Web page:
President Eisenhower had said that Laos was the “cork in the bottle” of Southeast Asia and, originally, President Kennedy seemed to agree with him and his original focus in the region was on Laos rather than Vietnam. Toward that end, the CIA was sent in to give American support to pro-U.S. and anti-communist forces. The King wanted to keep Laos out of the Cold War entirely but not many others were interested. Laos had, simultaneously, three prime ministers all claiming power; a neutralist one (backed by the Soviets who preferred to fight one war at a time), an American-backed anti-communist one and a communist revolutionary one backed by the North Vietnamese (and thus, indirectly, the Soviet Union as well). The U.S. originally backed the right-wing faction along with even more dependable generals fully funded by the CIA in reserve. However, when Kennedy decided Laos was too messy and Vietnam should be the new focus for America, aid was cut and the right-wing faction was urged to align with the neutralist faction. The result was confusion with intermittent, clandestine support for certain parties by the United States in a civil war with the communists while the Lao Royal Army was stuck in the middle. This disastrous situation continued until the American pull-out from Vietnam left the non-communists high and dry and paved the way for the communists to seize power, making Laos a puppet state of the North Vietnamese.

Likewise, in Cambodia, there emerged an American faction, a communist faction and a royalist faction. King Norodom Sihanouk was trying to keep friendly with all sides, showing the sights to Jackie Kennedy one day and vacationing with Chairman Mao the next. He looked the other way to North Vietnamese incursions into Cambodia and to American CIA agents trying to buy influence for Cambodia coming into the war on the side of the United States and South Vietnam. In 1970 the U.S.-backed prime minister, General Lon Nol, staged a successful coup against King Norodom Sihanouk who was out of the country. A republican government was established which was quickly recognized by the United States under President Richard Nixon. The King was sentenced to death in absentia, his wife to lifetime imprisonment and even his mother was placed under house arrest. The new republic immediately went to war with the communist Vietnamese but deposing the King had forced him into the arms of the Khmer Rouge, the local communist insurgency, whose numbers swelled dramatically as a result. In the end, the Khmer Republic lasted only as long as American aid did, which was cut off after the U.S. government gave up on South Vietnam and with the collapse, the Khmer Rouge filled the vacuum. They disposed of the no-longer-necessary monarch and established a communist state that was murderous on a scale almost unequalled in world history. Such were the fruits of a “third force” in Cambodia.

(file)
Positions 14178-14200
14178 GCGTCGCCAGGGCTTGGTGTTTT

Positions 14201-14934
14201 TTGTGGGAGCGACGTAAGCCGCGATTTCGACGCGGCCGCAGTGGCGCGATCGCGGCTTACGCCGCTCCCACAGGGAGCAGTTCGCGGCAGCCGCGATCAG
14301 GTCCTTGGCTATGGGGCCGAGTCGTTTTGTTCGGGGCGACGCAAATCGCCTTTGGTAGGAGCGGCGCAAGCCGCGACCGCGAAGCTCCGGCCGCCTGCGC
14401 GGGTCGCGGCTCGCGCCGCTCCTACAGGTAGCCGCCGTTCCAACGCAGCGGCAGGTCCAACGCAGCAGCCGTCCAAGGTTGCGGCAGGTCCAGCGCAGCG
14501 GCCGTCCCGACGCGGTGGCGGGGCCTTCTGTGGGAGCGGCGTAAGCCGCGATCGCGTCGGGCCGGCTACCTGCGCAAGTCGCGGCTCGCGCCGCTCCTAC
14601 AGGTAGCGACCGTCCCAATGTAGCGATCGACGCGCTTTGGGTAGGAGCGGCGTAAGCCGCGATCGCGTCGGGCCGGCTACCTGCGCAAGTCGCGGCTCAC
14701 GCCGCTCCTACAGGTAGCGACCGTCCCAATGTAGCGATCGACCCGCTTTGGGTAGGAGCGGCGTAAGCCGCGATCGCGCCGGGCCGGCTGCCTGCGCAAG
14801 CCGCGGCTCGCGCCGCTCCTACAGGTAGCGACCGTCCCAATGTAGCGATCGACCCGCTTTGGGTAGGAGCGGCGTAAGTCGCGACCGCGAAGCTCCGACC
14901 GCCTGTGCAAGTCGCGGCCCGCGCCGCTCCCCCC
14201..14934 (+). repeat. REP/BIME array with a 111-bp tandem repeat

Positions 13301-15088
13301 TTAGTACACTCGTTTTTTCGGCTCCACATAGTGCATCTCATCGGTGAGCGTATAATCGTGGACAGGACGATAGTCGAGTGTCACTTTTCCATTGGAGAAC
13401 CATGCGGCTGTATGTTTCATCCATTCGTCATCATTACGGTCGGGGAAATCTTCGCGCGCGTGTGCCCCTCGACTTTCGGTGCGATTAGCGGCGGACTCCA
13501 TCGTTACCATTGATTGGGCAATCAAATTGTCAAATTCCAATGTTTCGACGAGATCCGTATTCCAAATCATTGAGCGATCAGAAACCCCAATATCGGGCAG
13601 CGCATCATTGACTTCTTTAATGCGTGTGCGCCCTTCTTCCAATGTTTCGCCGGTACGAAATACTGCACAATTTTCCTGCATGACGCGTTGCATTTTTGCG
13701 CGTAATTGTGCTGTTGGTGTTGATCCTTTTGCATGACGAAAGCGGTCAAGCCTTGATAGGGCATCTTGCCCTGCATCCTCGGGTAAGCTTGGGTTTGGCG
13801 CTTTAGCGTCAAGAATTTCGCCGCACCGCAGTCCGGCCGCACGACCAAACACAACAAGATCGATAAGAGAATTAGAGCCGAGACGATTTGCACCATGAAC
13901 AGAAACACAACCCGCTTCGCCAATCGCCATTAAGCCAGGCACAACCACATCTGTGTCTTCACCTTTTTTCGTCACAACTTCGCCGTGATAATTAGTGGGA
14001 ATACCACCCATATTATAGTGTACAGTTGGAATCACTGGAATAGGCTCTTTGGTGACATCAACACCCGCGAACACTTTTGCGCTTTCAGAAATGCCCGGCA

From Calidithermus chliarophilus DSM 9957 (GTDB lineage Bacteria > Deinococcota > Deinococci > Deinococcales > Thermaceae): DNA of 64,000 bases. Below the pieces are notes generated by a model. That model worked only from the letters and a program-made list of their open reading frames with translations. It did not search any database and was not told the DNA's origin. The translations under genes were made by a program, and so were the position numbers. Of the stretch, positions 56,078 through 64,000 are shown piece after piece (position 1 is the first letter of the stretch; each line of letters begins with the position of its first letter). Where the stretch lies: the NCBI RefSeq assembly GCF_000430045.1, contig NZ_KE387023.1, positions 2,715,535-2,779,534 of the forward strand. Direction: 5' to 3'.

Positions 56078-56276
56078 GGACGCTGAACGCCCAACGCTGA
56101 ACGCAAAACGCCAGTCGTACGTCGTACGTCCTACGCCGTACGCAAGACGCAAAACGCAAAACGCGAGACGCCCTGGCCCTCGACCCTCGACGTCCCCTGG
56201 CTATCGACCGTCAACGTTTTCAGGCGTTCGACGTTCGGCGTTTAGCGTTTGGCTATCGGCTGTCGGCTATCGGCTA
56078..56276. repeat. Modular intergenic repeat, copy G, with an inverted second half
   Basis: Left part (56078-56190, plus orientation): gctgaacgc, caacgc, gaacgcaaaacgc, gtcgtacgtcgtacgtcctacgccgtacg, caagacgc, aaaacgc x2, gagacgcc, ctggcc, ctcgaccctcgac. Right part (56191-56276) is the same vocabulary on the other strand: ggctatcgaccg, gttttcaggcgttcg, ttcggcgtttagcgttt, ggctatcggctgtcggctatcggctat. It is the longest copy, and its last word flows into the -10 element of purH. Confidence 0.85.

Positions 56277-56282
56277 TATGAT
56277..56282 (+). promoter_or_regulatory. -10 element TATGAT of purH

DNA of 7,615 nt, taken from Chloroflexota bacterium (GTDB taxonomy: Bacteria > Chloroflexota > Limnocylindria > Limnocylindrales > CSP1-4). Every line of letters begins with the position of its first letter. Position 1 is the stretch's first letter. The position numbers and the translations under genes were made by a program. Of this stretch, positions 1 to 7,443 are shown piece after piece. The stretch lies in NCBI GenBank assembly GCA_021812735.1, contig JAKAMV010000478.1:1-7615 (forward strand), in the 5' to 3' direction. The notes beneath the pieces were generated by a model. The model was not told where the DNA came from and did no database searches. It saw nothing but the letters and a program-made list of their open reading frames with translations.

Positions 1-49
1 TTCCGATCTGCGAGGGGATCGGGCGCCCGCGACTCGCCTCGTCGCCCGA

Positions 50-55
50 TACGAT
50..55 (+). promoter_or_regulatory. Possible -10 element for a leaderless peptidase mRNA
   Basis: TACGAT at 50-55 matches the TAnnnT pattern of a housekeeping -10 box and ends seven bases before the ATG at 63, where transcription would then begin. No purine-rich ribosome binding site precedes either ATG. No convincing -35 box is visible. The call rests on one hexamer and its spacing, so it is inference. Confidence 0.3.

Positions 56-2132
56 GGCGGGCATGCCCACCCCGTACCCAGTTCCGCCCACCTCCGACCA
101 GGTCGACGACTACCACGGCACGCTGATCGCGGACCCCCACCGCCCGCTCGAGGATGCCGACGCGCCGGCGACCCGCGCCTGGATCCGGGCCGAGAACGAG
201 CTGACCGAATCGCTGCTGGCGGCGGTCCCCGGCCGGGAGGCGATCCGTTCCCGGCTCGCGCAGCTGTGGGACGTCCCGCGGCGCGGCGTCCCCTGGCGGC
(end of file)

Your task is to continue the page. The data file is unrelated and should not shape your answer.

Chin Peng, communist leader in Malaysia
All of this was a far cry from what happened in Malaysia, which provides a stark contrast to American mismanagement in fighting communism. At first, the situation could be seen as somewhat similar to that of America in Vietnam. In Malaysia there was a communist subversive movement, led by the Chinese, which was all about hostility toward the Empire of Japan (and this was prior to the Japanese war with Great Britain) due to the war in China. When World War II spread to Southeast Asia and Malaysia was invaded by Japanese forces, the British Empire, like the United States in Vietnam, gave support and training to these communist guerillas to fight against Japan. Of course, once the war was over, they intended to make a revolution in Malaysia to replicate the success of their communist brethren in China. However, the British did not attempt to create a “third force” in Malaysia but sent in combat units (Australia, New Zealand and Rhodesia contributing as well) to fight alongside the Malaysian forces in defense of their existing state monarchies. The result was that the anti-communist forces were united, the counter-insurgency campaign was successful and, in the end, the communists were defeated and the Kingdom of Malaysia was able to continue on to become an independent member of the Commonwealth and is still today a prosperous constitutional monarchy.

Unfortunately, the same could not be said of Indonesia. Here again was an anti-colonial war that the United States reacted to but, even more outrageously, not by backing a “third force” but by backing the primary enemy of the colonial power, another World War II ally, the Kingdom of The Netherlands. Under the leadership of another socialist revolutionary, Sukarno, Indonesian rebels waged a guerilla war against the Dutch. Queen Wilhelmina of The Netherlands agreed to a compromise by which Indonesia would be granted complete autonomy as the United States of Indonesia while remaining under the Dutch Crown, rather like modern-day Aruba is a “constituent country” of the Kingdom of The Netherlands. However, the rebels rejected this offer and continued to wage war on the Dutch population. Their offer of good will being rejected, the Dutch responded with military force and were quite successful. They were positively winning the war when the United States, under President Harry Truman, decided to intervene. After threatening to cut off all Marshall Aid to the Netherlands (on which the country depended after World War II) unless the war was stopped, the Dutch had no choice but to concede total Indonesian independence and hand power over to Sukarno, retaining control only over western New Guinea as a safe haven for Dutch settlers who were suffering immense persecution.